by Tracy Letts
Director Allen Nause
Max Tarasov ..... Michael Mendelson
Officer Randy Osteen ..... Linda Alper
Officer James Bailey ..... Victor Mack
Lady Boyle ..... Vana O'Brien
Arthur Przybyszewski ..... Bill Geisslinger
Franco Wicks ..... Vin Shambry
Liuther Flynn ..... Pierre Brulatour
Kevin Magee ..... Paul Glazier
Kiril Ivakin ..... Matthew D Pavik
plot summary: a depressed ex-60's war resister from Chicago still owns the family business, a Donut Shop in Uptown, on the north side of town--a working class neighborhood. He tells his story as the play goes on--he wonders if he was a coward--as his father has said he was, as well as honestly being against the war. His father had died--days befroe Kent State and while he was in Canada, so he had been unable to attend his funeral and had never been able to reconcile with him. His marriage had ended in divorce and he had proved to be a bad fater, not staying in touch with his daughter. Next door to the donut shop is a recent immigrant with a video rental store--he wants to buy the Donut Shop and expand his business. The shop is not for sale. A new employee is hired--a literate and optimistic young black man--who has dreams and plans and tries to talk our depressed ex-radical into truing the Donut Shop into a hip coffee shop, place with poetry readings and healthy food alternatives. Then the young black man's past come back to haunt him in the form of a major gambling debt -- and each character has to react.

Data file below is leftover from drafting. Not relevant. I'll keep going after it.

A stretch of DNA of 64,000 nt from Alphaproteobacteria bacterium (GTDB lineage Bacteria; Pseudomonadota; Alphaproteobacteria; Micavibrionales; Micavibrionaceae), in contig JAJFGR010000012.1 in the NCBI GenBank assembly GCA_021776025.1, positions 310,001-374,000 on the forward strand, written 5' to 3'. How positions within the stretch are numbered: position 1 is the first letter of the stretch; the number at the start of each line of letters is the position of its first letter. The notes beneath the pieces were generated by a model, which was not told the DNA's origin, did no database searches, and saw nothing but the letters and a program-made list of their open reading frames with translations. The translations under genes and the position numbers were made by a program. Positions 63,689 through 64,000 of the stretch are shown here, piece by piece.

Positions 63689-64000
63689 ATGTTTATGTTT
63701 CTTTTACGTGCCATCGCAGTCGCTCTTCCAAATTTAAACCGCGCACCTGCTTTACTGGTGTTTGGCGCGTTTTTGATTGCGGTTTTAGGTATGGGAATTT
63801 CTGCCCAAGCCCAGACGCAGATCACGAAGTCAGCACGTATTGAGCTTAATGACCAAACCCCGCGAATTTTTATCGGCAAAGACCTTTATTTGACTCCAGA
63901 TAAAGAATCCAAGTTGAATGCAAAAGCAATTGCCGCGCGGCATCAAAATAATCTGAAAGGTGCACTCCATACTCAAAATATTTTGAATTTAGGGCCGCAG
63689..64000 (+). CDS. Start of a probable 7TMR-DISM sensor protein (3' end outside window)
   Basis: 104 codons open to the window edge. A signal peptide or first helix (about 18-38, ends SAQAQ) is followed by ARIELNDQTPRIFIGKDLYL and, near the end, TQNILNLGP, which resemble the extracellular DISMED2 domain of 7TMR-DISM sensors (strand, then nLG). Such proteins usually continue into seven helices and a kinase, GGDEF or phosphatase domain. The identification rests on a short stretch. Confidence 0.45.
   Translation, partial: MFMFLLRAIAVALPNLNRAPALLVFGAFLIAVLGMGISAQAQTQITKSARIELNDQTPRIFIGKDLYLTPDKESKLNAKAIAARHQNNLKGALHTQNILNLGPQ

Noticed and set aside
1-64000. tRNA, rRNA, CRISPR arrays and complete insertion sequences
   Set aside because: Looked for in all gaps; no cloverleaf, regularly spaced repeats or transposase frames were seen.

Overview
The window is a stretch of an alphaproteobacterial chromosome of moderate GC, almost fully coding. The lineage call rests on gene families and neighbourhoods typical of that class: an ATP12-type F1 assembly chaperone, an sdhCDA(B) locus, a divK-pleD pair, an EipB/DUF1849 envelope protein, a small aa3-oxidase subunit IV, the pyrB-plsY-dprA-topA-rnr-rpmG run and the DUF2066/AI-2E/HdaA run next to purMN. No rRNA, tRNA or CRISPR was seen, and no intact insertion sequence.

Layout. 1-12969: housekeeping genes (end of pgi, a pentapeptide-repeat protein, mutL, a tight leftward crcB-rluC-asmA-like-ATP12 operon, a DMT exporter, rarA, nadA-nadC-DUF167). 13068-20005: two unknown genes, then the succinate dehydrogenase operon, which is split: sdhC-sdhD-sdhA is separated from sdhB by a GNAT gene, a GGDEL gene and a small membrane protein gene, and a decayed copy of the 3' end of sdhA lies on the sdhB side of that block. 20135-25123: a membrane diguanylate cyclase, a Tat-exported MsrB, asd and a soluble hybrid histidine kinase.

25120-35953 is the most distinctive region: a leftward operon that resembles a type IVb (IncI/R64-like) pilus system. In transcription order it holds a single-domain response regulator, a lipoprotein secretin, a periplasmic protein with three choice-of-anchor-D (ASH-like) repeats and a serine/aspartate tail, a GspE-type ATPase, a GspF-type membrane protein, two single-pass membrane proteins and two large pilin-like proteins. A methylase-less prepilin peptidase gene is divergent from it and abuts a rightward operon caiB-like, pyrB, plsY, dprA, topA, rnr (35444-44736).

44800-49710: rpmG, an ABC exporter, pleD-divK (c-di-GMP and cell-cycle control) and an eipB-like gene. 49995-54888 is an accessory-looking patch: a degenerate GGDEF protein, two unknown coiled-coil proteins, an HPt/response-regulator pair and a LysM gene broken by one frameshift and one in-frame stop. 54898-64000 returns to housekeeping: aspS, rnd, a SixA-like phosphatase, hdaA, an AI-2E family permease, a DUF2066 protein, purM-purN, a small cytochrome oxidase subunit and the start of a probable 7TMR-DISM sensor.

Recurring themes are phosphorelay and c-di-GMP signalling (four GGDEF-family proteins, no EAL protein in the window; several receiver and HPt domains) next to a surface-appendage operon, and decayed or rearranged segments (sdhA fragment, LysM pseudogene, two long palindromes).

sez says: this story could have been told about anyone, of any class, in any time. It is a well enough known, maybe even a humdrum story, about the power of friendship, the never ending possibility of renewal and redemption and finding hope where hope has been lost. It is not the story that makes this a great play. It is great because of the setting--the place and its people make it special. It illuminates a world often overlooked. It understands that world with an affection for the past and with an understanding of its power and place in our country's history. And this production does justice to this sensitive and moving bit of drama. It is reminiscent of August Wilson's Jitney --but in this case featuring an ethically mixed cast of characters.
mjc says: engaging and enjoyable yet stirring up some reflections on racism and politics
John Street Cafe (Grade A)
7 years ago